The "No trespassing" sign at the Manitou Springs Incline is an anachronism, blithely ignored by hundreds of hikers on most sunny days.
So the natural response to reports that a similar sign — or even a fence — could go up at the Section 16 west-side open space is good-natured optimism. "No trespassing" is just a punch-line here, right?
"I don't think it's correct for anyone to take anything for granted," warns Brownell Bailey, only a few months into his tenure as executive director of the Colorado State Land Board, which owns Section 16. "It is not a public park."
Though Bailey admits fencing the 640-acre property would be a "last resort," he emphasizes the land board may very well decide to keep people off the land used for public hiking, biking and horse-riding since the 1970s. And it could happen at the end of 2010.
Section 16 negotiations stayed on the back burner for years as Colorado Springs bought other open space, including neighboring Red Rock Canyon in 2003. Its lease, though, expires at the end of next year, so this year it became more of a priority to get something done. That seemed fairly straightforward — until the land board rejected an appraisal that valued the property at $2.8 million, a third the value from a 2007 appraisal.
The new appraisal, jointly commissioned by the city and land board, was supposed to end any price-squabbling.
Bailey's explanation for bailing out: The land board, charged under the state Constitution with raising money for public schools by managing a portfolio of land granted by the federal government, is supposed to "keep its decision-making independent of outside influences." Bailey says he believes the joint appraisal, agreed to by the land board's previous administration, violates that independence.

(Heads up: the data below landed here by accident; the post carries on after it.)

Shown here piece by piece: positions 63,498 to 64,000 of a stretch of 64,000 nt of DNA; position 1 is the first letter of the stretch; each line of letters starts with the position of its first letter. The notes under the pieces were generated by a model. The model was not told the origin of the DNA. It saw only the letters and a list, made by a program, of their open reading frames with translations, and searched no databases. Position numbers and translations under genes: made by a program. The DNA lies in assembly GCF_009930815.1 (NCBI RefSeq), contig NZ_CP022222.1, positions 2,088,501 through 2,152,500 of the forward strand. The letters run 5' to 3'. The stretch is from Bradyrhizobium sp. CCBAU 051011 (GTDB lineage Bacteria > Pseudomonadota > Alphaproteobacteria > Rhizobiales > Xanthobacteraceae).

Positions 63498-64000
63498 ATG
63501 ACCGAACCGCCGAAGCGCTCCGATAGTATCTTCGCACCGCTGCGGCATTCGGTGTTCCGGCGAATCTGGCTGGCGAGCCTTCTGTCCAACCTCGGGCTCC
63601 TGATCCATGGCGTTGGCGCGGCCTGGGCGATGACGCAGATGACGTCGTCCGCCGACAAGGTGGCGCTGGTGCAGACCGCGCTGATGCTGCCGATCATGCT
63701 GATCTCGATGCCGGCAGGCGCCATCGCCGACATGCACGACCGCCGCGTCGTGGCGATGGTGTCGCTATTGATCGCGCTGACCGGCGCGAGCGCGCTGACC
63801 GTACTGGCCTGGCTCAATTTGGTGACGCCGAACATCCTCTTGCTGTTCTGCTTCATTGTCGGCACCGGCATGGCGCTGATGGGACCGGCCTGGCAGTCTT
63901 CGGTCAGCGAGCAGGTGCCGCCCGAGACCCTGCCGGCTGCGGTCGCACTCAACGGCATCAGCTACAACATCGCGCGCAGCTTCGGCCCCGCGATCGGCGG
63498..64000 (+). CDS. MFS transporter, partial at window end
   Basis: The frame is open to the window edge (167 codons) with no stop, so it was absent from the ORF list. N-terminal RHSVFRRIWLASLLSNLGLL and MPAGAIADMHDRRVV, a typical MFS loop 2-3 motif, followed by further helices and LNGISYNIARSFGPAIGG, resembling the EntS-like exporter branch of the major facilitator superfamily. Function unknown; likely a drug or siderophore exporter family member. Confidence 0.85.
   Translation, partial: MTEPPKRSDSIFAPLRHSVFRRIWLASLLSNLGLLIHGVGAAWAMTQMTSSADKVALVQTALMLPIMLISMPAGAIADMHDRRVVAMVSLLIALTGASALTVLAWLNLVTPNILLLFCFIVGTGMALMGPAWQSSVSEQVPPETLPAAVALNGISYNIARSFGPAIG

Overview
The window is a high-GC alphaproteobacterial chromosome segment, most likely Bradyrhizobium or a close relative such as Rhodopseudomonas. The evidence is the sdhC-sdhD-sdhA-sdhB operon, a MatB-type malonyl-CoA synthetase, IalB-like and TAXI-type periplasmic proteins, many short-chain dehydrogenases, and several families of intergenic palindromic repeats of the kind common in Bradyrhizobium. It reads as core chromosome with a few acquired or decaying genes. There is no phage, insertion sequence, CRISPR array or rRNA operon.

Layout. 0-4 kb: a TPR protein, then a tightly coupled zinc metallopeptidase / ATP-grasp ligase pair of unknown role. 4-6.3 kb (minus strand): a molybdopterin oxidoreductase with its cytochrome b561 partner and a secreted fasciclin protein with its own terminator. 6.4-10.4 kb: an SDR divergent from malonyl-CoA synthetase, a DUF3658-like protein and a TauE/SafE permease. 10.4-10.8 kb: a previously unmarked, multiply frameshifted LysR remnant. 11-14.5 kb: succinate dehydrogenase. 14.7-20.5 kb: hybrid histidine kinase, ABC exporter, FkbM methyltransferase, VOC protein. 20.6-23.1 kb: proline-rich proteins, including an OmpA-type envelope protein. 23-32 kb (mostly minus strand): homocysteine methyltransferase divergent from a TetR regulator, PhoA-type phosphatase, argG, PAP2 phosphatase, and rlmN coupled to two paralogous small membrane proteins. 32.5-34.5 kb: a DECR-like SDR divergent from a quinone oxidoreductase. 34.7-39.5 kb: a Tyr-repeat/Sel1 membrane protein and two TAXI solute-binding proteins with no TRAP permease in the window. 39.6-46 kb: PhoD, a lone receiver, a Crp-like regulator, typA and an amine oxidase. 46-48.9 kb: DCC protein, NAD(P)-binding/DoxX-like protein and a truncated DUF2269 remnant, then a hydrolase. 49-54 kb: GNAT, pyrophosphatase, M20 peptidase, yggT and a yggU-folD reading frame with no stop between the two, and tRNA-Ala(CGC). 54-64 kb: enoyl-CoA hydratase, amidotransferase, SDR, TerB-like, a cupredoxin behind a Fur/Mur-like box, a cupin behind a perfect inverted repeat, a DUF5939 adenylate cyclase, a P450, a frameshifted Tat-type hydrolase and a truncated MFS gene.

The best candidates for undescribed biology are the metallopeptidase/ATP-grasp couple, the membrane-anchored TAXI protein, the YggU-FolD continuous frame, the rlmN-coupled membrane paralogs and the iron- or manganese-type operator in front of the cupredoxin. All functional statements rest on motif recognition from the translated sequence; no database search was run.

So he's planning to go it alone, with the land board getting a new appraisal this winter.
One wrinkle is a $1 million grant from Great Outdoors Colorado that was on the table to help Colorado Springs with the purchase. With hours to go before GOCO's Oct. 1 deadline to continue reserving the money in anticipation of a new deal, Chris Lieber, manager of the city's Trails, Open Space and Parks program, offers only vague hope that negotiations will pick up again.
The underlying problem is that it's tricky putting a price on open land like Section 16. Bailey clearly likes the comparison to Red Rock Canyon, which an appraisal put at close to $13,000 an acre, a figure that would peg Section 16's value at about $8 million.
Lieber and local advocates say that ignores the fact that Section 16 is steeper, more remote and burdened by access problems.
Bailey says the goal still is to keep Section 16 as open space, but only while maximizing money for Colorado schools. And while neither the land board nor its assets are tied directly to the state's general fund, he admits feeling "additional pressures" tied to the state's budget woes.
That could mean steeper lease prices if a purchase deal falls through. From the present rate of $40,000 a year, the city could be expected to come up with $150,000 a year starting in 2011, an amount Lieber considers unsustainable.
Closing Section 16 would disappoint many locals, including state Rep. Michael Merrifield, who goes mountain biking there about once a week. He describes the land board's change of course as a "real slap in the face to the community."
"I'm hoping they will be coming to their senses," he says.
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